Christians believe that Jesus instituted Communion at the Last Supper. In fact Jesus had just taken the middle matzah called the Afikomen from the single stack of three matzah during the Passover observance. He broke that matzah and then equated that unleavened bread to His body and poured the wine and equated that to His blood.
Seems simple enough but not for many professing Christians. Catholics believe the bread and wine actually becomes the physical body and blood of Jesus and those Christians who do not believe that are denied Communion in a Catholic Church. A local Catholic Bishop may make an agreement with a local Orthodox Bishop to extend Communion to Orthodox Christians. However, Local Orthodox Bishops will not comply. The Orthodox Church does not permit non-Orthodox Christians to take Communion in an Orthodox Church and the Orthodox Church forbids Orthodox Christians from taking Communion in non-Orthodox Churches.
Likewise Catholics are forbidden from taking Communion from non-Catholic Ministers. The Catholic Church considers taking Communion in a non-Catholic or Orthodox Church to be a grave evil and mortal sin. The Catholic Church considers their Bishops and Orthodox Bishops to have a direct line succession going back to the Apostles. Since non-Orthodox and Catholic Pastors cannot claim that line of succession they are considered illegitimate to offer Communion according to the Roman Catholic Church.
No one has any control as to where they were born or to whom they were born. We are raised by parents who identify with a particular faith and that faith was transmitted to us. Some of us were then sent to religious schools where we were further indoctrinated into that faith. All faiths have variations within them. Movement within these variations can often cause at a minimum verbal conflict or shunning. In contemporary Christianity movement between Orthodox, Catholic, Traditional Protestant, Baptist and Evangelical occurs often without fear of physical repercussions. This cannot be said about Islam. Movement between Shi’a and Sunni groups can often end in violence. A Sunni who is a Salafi could never accept a relative or friend becoming Shi’a. This is so because Shi’ites are viewed as heretics. Judaism is extremely diverse. Rabbinical Judaism encompasses Ultra-Orthodox, Orthodox, Khabad Lubavitch, Conservative, Reform and Reconstructionist. Khabad Lubavich is one of several kHasidic [or, more commonly, Chasidic or Hasidic] sects which are a branch within what would be considered ultra-Orthodox [kHeredim] Judaism. Khasidim have a different worship style [more music, more dancing, more spontaneity than other kHeredim], but equally strict social and lifestyle rules and similarly insular [avoiding contact with non-Kosher-keeping people who are viewed as ceremonially unclean]. Modern Orthodox Jews keep most of the same rabbinic laws, but will work and do business with, and to a large degree socialize with, non-Jews and secular Jews.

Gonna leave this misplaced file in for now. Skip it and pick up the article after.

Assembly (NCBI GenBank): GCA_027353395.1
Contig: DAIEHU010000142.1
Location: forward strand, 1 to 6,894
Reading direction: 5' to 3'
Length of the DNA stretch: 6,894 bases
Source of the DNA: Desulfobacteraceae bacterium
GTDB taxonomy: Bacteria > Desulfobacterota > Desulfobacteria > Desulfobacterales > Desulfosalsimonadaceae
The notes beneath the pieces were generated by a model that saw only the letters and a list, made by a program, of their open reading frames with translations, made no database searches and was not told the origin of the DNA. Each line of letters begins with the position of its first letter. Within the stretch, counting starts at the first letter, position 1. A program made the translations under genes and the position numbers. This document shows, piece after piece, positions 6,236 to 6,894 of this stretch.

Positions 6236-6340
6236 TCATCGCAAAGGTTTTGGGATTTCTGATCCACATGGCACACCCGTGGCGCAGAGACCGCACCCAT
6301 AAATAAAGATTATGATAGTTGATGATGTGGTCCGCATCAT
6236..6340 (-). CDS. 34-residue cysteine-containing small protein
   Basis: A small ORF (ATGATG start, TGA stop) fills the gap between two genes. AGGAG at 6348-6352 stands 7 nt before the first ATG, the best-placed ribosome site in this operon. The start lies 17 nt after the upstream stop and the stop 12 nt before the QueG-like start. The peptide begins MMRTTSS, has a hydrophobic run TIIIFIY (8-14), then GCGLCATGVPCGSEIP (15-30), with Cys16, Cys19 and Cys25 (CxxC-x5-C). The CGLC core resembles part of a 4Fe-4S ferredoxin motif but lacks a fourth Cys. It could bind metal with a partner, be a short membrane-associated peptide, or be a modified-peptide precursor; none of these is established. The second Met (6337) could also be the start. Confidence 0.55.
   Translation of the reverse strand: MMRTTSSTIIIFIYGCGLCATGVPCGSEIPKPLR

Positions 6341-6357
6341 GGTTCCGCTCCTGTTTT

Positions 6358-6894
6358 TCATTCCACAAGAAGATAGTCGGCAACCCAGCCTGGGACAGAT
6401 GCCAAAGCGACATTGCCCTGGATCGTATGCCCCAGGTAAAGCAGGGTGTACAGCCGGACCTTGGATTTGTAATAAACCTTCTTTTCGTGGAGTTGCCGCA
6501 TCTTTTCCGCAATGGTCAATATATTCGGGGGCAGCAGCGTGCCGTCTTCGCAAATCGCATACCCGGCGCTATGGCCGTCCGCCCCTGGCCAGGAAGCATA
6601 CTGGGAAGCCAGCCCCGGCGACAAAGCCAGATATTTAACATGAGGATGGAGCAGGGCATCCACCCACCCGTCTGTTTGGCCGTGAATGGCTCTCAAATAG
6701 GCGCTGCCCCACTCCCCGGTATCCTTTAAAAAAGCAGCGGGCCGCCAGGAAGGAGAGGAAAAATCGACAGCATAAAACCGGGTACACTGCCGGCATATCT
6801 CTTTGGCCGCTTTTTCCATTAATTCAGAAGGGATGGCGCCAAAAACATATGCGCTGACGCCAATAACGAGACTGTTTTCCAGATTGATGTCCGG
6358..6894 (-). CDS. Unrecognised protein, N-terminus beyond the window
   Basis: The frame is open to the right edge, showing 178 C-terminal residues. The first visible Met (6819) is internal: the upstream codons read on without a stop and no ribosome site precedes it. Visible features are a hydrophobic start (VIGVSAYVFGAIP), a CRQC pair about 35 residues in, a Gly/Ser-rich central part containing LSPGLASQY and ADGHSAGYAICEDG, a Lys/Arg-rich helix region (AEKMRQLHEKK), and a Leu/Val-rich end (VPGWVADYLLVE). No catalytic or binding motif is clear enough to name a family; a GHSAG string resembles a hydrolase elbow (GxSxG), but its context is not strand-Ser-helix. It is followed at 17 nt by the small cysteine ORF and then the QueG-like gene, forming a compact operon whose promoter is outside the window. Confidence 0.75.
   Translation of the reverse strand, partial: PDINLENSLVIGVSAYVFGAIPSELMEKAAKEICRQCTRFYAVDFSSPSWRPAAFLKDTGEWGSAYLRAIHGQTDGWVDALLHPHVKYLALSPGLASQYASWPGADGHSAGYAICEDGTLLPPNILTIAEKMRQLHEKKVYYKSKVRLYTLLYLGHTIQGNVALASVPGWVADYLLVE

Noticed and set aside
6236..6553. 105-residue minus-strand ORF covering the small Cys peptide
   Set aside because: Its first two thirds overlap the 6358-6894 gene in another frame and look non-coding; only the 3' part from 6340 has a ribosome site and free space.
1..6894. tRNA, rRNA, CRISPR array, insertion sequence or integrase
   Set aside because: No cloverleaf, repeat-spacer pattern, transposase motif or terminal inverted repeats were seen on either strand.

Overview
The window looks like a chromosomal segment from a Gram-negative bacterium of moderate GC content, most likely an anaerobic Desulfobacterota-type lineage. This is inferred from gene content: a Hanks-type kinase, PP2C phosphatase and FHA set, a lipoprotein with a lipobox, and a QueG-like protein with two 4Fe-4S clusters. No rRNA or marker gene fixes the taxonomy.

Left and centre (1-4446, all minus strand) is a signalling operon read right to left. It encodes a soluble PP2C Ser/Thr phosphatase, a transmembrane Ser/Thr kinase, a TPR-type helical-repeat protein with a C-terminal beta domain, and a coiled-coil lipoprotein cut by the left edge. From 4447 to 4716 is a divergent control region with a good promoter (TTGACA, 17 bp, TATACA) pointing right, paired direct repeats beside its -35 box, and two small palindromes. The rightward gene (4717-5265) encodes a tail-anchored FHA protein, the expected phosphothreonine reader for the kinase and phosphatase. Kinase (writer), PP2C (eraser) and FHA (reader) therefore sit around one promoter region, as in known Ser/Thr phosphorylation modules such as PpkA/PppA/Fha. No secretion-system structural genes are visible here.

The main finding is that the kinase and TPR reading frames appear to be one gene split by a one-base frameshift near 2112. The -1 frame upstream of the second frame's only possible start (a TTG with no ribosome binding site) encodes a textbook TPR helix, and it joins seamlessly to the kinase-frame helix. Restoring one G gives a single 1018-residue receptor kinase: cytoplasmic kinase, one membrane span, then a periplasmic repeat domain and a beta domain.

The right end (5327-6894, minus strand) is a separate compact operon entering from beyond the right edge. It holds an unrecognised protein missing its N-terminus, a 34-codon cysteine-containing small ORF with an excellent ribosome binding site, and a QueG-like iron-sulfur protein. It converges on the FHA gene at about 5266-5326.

25 But I know my living Redeemer,
and He will stand on the dust at last.
26 Even after my skin has been destroyed,
yet I will see God in my flesh.
27 I will see Him myself;
my eyes will look at Him, and not as a stranger.
My heart longs within me.
Analysis: Before the advent of the prophets Job posed an interesting question. Will the Lord actually stand upon the earth? Will those who have died be resurrected to see the Lord? It was clear from the prophetic books of the Tenakh [but not from Torah] that there would be a resurrection of the [“righteous”] dead in the Last Day, and that God would again be among the people as He was in Eden. The Pharisees accepted this, as do modern or rabbinical Orthodox Jews, though they often add to this the belief that only after the Jews “clean up the world” and become more faithful will Messiah come. [This is not too different from Muslim beliefs about the Mahdi, which are probably drawn from this.]
If Jesus is who he said he is why then resist his invitation to follow him in word and deed as your Savior from sin unto eternal life?
Hello all. Hopefully many will see this title and either whole-heartedly agree, view this post because they are curious or vehemently disagree because they were not taught to believe this so therefore it cannot be true. In this section we will state what the Bible states concerning Jesus exclusivity to these claims. As we can see below contemporaries of Jesus wrote about him in documents that can be traced to the first century A.D.
For most Christians, baptism originated with John the Baptist. The question is…where did John get the idea? As it turns out its origin can be found in the Torah. In Lev. 16: 1-6, 24 we find that Aaron’s sons have died…but how and why? In Lev. 10:1-3 Aaron’s sons Nadab and Abihu disobeyed Yahveh while in his presence. In doing so, they were consumed with fire before the Lord. These verses indicate that God is Holy and no one can sin in His presence or appear before him in a state of sin. So in the 16th chapter of Leviticus God begins to deal with the sin problem. In verse 4 we see before the priest puts on his sacred garments before he commences with the sin and burnt offering he must bathe and then he offers the sin offering to make atonement for him and his household. Verse 24 recalls that the priest must wash again after soiling his sacred garments with the blood of atonement. As we transition to 1 Peter 2:9-10 we learn that the gentile believers in Messiah are chosen to become a royal priesthood and a holy nation. These Jews and Gentiles from many earthly nations have become a new nation, the people of God, but also a royal priesthood. Peter did this to show that the priesthood continued in the New Covenant, not as the Levitical priesthood but as a more perfect one that commenced before the time of Moses. Continue reading